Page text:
if (x === undefined) {
    x = 10;
  }
  if (y === undefined) {
    y = 20;
  }
  return x + y;
}
add();
```

4. String interpolation

In ES6, you can do string interpolation, just like you would do in other programming languages such as PHP.


```javascript
// ES6 syntax
let customer = { name: 'Calvin', amount: '$500' };
let message = `${customer.name} just spent ${customer.amount} on a product.`;

// ES5 syntax
var customer = { name: 'Calvin', amount: '$500' };
var message = customer.name + ' just spent ' + customer.amount + ' on a product.' 
```

5. Destructuring

If you look at the previous example, you can see I have to repeat `customer` several times. Imagine that we have something longer, like `customer.address.street`. We would have to write that long variable over and over again if we need that value stored in that variable. What a nightmare! So, let's take the example and do some refactoring in ES6.


```javascript
let customer = { name: 'Calvin', amount: '$500' };
let { name, amount } = customer;
let message = `${name} just spent ${amount} on a product.`;
```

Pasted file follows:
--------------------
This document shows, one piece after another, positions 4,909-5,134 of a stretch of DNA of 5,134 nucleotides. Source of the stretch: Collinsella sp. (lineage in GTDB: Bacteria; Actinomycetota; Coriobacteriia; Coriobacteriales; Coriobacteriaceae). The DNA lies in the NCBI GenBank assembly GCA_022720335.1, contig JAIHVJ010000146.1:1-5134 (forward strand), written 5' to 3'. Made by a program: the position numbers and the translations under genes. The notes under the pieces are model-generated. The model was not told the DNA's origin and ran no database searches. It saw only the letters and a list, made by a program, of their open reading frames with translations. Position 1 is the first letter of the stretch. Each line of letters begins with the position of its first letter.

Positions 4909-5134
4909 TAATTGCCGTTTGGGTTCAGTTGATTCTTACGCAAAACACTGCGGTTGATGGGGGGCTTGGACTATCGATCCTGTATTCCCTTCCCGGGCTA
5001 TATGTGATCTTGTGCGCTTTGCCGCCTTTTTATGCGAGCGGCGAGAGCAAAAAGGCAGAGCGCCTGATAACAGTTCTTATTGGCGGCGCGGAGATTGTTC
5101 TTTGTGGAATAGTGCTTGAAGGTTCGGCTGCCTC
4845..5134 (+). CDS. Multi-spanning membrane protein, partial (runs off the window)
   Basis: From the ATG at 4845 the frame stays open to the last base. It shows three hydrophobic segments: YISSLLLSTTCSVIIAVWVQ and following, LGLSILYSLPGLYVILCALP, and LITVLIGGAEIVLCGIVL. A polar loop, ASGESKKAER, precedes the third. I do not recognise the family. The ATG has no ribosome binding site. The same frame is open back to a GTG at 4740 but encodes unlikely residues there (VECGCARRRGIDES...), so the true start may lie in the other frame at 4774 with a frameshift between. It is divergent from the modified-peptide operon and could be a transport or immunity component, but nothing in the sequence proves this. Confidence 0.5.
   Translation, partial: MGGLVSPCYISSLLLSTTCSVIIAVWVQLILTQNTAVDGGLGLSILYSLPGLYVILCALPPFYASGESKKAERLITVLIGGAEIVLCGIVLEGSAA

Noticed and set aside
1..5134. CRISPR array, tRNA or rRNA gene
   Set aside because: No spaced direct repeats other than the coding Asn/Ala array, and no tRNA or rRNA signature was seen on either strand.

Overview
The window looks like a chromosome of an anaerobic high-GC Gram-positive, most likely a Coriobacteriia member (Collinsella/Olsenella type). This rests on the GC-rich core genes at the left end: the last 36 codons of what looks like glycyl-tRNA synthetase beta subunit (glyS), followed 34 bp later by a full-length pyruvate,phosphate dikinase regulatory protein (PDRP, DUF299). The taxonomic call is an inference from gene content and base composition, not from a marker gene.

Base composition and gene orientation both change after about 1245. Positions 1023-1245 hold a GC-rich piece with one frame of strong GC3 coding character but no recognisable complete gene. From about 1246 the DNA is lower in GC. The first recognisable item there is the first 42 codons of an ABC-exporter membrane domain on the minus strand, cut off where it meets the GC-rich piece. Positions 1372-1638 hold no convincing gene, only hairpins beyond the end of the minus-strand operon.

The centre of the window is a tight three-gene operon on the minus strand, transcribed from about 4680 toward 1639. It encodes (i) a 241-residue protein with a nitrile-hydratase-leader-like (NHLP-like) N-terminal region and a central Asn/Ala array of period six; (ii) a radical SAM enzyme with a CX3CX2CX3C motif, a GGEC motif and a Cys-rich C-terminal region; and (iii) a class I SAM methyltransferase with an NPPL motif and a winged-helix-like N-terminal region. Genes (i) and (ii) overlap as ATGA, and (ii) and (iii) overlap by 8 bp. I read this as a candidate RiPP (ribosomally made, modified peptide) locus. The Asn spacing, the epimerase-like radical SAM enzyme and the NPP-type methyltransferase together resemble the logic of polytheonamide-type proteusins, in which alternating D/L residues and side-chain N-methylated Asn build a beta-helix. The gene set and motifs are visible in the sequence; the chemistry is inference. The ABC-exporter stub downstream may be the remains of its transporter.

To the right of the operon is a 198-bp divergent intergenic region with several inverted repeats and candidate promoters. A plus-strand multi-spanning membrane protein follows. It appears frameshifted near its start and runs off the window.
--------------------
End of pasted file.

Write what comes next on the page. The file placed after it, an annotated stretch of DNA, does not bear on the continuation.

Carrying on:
6. Classes

In ES5, JavaScript doesn't support "classes", it just simulates this functionality through "prototypes". The syntax is very confusing and hard to read. With ES6, "classes" have been introduced, which makes writing object-oriented code more readable and organized.


```javascript
// ES6 syntax
class Person {
  constructor(name, age) {
    this.name = name;
    this.age = age;
  }

  speak() {
    console.log(`Hi, I'm ${this.name} and I'm ${this.age} years old`);
  }
}

// ES5 syntax
function Person(name, age) {
  this.name = name;
  this.age = age;
}
Person.prototype.speak = function() {
  console.log('Hi, I\'m ' + this.name + ' and I\'m ' + this.age + ' years old');
}
```

7. New Built-In Methods

With ES6, it's much easier to find an element in an array.

For example, let say we've fetched a JSON response from an API server JSONPlaceholder.


```json
[
  {
    "userId": 1,
    "id": 1,
    "title": "sunt aut facere repellat provident occaecati excepturi optio reprehenderit",
    "body": "quia et suscipit\nsuscipit recusandae consequuntur expedita et cum\nreprehenderit molestiae ut ut quas totam\nnostrum rerum est autem sunt rem eveniet architecto"
  },
  {
    "userId": 1,
    "id": 2,
    "title": "qui est esse",
    "body": "est rerum tempore vitae\nsequi sint nihil reprehenderit dolor beatae ea dolores neque\nfugiat blanditiis voluptate porro vel nihil molestiae ut reiciendis\nqui aperiam non debitis possimus qui neque nisi nulla"
  },
  {
    "userId": 1,
    "id": 3,
    "title": "ea molestias quasi exercitationem repellat qui ipsa sit aut",